Week 1-4 (28 total sets per workout day, 8-12 rep range)

Note: Since volume is high, sets should be done to failure or one rep short of failure.

Week 5: Rest

Week 6-9 (28 total sets per workout day; 8-12 rep range)

As you can see, with this program, weeks one to four are different from weeks six to nine based on the body part combinations. I do this to prioritize my weaker body parts during different training phases and to develop overall physique balance. As noted, I try to use different exercises for each half of the phase. To break it down one step farther, here are some sample workouts:

Week 4, Day 1, Monday: Back and Chest

You'll notice that 28 total sets are performed and I alternate between body parts. I do four sets of back and then move to four sets of chest and so on. This theme continues through all nine weeks of this training phase because I find that it increases the overall load I can handle for a given body part.

By resting the back while doing pec deck, when I return to back work (chins) I can do more total work than if I'd have gone right to chins after the bent row. Because of this, during this phase I never do two exercises in a row for the same body part. Also, rest periods remain about two to three minutes between sets.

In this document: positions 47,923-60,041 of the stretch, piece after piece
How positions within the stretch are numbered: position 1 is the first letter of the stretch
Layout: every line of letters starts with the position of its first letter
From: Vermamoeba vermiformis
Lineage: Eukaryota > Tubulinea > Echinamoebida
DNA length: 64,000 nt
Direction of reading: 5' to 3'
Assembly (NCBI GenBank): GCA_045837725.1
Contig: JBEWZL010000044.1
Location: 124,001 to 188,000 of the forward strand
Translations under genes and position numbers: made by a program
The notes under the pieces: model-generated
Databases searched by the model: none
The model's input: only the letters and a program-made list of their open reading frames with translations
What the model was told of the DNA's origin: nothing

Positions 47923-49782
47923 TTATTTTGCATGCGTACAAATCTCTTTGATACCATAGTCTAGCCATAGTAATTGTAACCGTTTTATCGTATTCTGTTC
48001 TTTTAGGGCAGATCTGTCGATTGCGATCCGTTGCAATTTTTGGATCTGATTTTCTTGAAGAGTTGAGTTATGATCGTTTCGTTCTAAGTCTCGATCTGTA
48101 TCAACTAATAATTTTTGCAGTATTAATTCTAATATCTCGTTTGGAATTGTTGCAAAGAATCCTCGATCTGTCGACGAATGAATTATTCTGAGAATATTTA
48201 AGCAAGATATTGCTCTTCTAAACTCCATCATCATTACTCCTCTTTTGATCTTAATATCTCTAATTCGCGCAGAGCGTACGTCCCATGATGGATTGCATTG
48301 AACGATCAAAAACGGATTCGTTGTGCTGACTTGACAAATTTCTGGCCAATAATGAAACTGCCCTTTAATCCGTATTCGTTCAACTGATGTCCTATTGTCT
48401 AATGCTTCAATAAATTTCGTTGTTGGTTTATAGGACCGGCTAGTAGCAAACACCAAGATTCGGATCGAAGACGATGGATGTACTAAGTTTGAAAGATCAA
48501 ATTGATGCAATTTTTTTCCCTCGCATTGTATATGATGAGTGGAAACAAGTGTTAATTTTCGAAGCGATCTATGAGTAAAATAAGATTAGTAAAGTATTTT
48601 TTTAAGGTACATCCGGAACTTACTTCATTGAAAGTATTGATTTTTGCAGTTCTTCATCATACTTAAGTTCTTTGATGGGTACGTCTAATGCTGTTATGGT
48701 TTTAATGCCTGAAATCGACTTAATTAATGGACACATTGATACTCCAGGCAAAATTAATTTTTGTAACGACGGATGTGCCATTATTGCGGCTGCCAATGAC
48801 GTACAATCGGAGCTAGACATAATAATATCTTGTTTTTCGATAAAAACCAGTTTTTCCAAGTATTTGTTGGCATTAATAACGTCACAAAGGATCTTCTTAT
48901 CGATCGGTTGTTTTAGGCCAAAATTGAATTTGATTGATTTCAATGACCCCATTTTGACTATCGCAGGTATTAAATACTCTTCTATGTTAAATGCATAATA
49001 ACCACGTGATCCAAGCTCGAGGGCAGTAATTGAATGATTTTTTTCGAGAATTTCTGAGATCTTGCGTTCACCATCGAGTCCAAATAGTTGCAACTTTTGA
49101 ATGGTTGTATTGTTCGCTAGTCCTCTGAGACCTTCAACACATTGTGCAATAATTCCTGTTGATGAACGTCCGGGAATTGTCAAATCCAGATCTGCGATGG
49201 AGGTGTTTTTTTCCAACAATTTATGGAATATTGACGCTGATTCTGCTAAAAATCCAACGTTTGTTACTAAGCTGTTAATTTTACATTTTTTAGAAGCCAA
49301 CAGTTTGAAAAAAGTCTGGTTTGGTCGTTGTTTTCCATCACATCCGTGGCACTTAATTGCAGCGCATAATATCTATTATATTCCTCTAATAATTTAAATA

What about pyramiding? Well, I try not to mess around with the weights too much. I pick a weight that I'd fail at after about ten to twelve reps and bang out four sets of as many as I can do. If I can complete all the reps for four sets, I up the weight during the following session. If I can't complete all the sets with ten to twelve reps, I stay put until I can.

And what about time under tension (TUT) for this phase? Well, get ready for a shocker: I don't pay much attention to that. Surprised? Don't be. While I've always felt that one should pay attention to tempo and not fling the weights around like a spastic neuromuscular patient, I believe that focusing on tempo during a set only serves as a distraction, especially when nearing the end of a set. At this time, all of your resources should be directed toward getting the weight up and not toward counting seconds.

Now you may be wondering what the heck the "metabolic day" consists of. Here's an example:

Week 9, Day 4, Friday: Chest and Metabolic Day

I perform 24 total sets on this particular day. I call it a metabolic day because of the total body workout that's prescribed. In addition, I recommend short rest periods between the non-chest sets (one minute or so). These sets are not performed to failure, which makes this a relatively "easy day" once you become accustomed to it. But when you're not, look out!